My sister, Lori, shared the following with me several years ago. Because I have used it and shared it myself, I’m not sure how much of the writing of this is mine, and how much of these words are hers. Lori died in February 2019.
I think that the mixing up of our words pretty well describes our lives. I cannot extract her thoughts and her words, her presence from who I am. I miss her wisdom. And so I share this today from Lori (and me).
Our Grama Beulah graduated from college in the 1920s (the first time). She majored in “elocution” (that was a real thing). She performed recitations (much like you might see in “Anne of Green Gables”).
Every Christmas Eve as I was growing up, she would recite “The Three Kings” by Henry Wadsworth Longfellow (this is how I learned that the word kine means “cattle”).
I can hear the inflections of her voice, and how it would change as she spoke the words of Herod or Baltasar.
She was wonderful.
And cradled there in the scented hay,
In the air made sweet by the breath of kine,
The little child in the manger lay,
The child, that would be king one day
Of a kingdom not human, but divine.
His mother Mary of Nazareth
Sat watching beside his place of rest,
Watching the even flow of his breath,
For the joy of life and terror of death
Were mingled together in her breast.
They laid their offerings at his feet:
The gold was their tribute to a King,
The frankincense, with its odor sweet,
Was for the Priest, the Paraclete,
The myrrh for the body’s burying.
Henry Wadsworth Longfellow
For many people, Christmas has become about gift giving and gift receiving. So I gave some thought to what the Christmas gifts are in the Bible.
There is the gift of God to us in Jesus (Thanks be to God for his indescribable gift! 2 Corinthians 9:15).
The shepherds gave their time and their worship.
And there are the gifts of the Magi, which they gave to Jesus.
The Magi brought what they had. They lived in a region of the world and a time in history when gold, frankincense and myrrh were certainly among the VERY BEST the world had to offer.
Gold has a monetary value that we clearly understand today.
Frankincense was used in worship.
Myrrh was used as anointing oil and for embalming.
Both Frankincense and Myrrh had medical uses as well.
Gold comes from deep within the earth – mining it is tedious, dangerous, dirty work. By the time it arrives at the jewelry counter, there is no indication of the arduous journey it had to travel. Most of us know a little bit about gold and understand the value of it.
I have read that the frankincense and myrrh actually had a much greater monetary value than the gold.
I did a little research on how frankincense and myrrh are harvested.
Frankincense and myrrh are both derived from tree resin.
In order to harvest the Frankincense, a long, deep incision is made into the trunk of the tree. When the tree is cut, a sticky resin oozes out onto the trunk and hardens over the course of several weeks. Then is it scraped off the tree into baskets. That process is repeated. At the third harvest, the resin forms yellow “tears” which produce the best incense.
Myrrh is harvested in a similar way, but in its case, the incisions are made all the way up from the root to those of the branches that are strong enough to bear the cut. The gum seeps out of the incision and often mats are laid beneath the tree to catch the drips. Myrrh is considered to be of good quality it if comes in small pieces of irregular shape and has a slightly bitter taste.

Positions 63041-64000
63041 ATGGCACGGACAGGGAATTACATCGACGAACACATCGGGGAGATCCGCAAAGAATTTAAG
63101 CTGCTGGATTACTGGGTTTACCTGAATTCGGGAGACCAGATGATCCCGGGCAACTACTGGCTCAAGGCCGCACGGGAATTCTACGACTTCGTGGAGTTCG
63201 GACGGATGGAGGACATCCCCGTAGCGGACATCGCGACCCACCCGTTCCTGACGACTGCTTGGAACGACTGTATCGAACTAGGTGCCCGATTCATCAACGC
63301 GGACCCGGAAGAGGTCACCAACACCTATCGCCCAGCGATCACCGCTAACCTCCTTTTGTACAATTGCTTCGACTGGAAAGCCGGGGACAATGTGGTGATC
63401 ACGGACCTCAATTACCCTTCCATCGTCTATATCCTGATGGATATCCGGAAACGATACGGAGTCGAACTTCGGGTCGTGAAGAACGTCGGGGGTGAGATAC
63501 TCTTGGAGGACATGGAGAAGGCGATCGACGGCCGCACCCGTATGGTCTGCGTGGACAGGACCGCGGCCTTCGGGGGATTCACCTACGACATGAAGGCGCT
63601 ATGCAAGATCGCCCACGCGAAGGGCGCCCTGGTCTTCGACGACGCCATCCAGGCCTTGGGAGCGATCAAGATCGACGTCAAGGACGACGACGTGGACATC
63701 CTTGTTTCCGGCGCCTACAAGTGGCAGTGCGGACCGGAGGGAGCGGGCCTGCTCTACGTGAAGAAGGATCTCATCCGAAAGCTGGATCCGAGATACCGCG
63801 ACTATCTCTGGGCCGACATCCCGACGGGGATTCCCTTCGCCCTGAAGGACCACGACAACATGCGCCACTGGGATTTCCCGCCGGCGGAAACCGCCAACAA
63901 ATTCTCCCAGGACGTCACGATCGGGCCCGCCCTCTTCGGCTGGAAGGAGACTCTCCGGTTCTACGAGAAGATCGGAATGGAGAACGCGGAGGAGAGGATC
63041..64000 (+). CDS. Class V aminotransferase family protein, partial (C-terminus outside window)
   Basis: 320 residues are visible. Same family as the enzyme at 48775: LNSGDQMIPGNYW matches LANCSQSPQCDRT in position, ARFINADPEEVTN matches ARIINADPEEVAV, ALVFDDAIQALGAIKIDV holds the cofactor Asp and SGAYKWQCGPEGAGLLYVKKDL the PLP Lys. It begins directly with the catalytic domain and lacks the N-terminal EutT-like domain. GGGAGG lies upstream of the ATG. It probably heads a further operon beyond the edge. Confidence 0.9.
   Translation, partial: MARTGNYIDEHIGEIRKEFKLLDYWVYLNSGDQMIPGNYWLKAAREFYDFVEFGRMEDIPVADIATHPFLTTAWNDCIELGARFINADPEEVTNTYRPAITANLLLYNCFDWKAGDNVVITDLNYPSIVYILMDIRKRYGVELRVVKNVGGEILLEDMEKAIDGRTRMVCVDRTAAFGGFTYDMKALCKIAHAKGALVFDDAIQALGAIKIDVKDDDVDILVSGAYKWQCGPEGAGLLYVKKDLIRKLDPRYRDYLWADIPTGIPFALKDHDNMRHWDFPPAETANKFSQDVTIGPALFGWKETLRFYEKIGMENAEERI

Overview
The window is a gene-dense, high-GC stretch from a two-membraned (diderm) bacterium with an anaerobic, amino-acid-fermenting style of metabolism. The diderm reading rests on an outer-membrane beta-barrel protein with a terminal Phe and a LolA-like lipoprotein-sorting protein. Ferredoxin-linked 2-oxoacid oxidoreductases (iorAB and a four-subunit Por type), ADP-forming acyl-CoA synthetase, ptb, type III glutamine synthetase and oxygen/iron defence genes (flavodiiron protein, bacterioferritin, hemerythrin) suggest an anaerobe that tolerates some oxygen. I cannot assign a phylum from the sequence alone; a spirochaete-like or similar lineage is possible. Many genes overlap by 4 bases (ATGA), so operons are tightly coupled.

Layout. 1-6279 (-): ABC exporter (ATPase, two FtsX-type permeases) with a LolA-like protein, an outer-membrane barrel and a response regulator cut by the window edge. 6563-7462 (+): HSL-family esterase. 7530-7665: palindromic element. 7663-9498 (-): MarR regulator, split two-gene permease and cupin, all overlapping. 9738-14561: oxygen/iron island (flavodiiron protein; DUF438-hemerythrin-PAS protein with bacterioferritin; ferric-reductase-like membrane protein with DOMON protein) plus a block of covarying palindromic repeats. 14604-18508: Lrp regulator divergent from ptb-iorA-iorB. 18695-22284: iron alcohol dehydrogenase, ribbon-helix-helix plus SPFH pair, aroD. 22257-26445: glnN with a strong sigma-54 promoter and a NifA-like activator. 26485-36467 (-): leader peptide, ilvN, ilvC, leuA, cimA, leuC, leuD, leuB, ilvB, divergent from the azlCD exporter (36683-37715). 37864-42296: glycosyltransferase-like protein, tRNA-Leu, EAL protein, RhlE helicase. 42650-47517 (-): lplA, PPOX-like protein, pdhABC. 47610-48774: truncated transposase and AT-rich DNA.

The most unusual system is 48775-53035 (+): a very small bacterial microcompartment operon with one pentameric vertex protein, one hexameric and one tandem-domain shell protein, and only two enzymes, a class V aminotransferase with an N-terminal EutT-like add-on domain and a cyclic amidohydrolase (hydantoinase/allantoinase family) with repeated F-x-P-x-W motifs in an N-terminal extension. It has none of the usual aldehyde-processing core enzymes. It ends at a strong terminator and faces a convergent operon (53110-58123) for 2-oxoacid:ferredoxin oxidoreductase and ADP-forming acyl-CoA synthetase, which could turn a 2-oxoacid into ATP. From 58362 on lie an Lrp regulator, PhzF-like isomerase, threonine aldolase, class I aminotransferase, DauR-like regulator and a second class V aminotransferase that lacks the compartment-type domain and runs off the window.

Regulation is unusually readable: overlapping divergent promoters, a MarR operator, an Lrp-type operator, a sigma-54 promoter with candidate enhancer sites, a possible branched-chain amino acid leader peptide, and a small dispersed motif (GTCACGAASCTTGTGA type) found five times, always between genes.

I was struck by the fact that each of these exceptionally valuable gifts came out of some kind of a wound.
Miners dig deep into the earth to break the gold free, then it is burned and melted and manipulated into a form that is enjoyed and valued.
The other gifts literally come out of the wounds made to their trees.
It’s so easy for us to believe that we have nothing of value to bring to Jesus.
We are wounded and broken people. But God – the God who specializes in taking wounded and broken things and restoring them to something of value – longs to accept what we bring to him.
Sometimes it seems like bringing what I have and offering it to Jesus is just the messy stuff that came out of my wounds. The beauty of His deep love for you (and me) is that this is exactly what He WANTS us to give him.
He didn’t ask shepherd to bring him gold, and he doesn’t ask us to bring the refined, finished version of the frankincense and myrrh. Jesus is the one who will take the stuff that oozed out of the incisions in your life and turn it into a fragrant, beautiful, useful anointing oil or perfume.
The Wise Men’s gifts seem so much more valuable than what you and I probably have to offer. But the point isn’t in what the gift is – it’s in the giving of what we have.
But of course, the most valuable gift in the Christmas story is Jesus Himself. He is “Emmanuel: God With Us”.
He was broken when he offered himself on the cross for us. But that wounded, broken Savior is not who he is now.
God did what He can do for any of us – He restored the broken Jesus to life again so that we could be restored to the relationship we were intended to be in all along.
All we have to do is offer what we have to give. Give God your life, with its messy wounds and scars. He will do what He does – he will redeem your brokenness and make you the person he created you to be in the first place.
Whole. Loved. Valued. Useful. Beautiful. Fragrant. Accepted.
In this Christmas season, Lord, we thank you that you “became flesh and dwelt among us” so that you can be “God with us – Emmanuel” who understands our pains and our joys. We pray that we would find you in the stillness of the manger, our Saviour come to save us.
Take what we have to offer and transform and redeem it… a beautiful fragrant offering… a Christmas gift. Amen
Exhale: God with us
That’s what I would have said…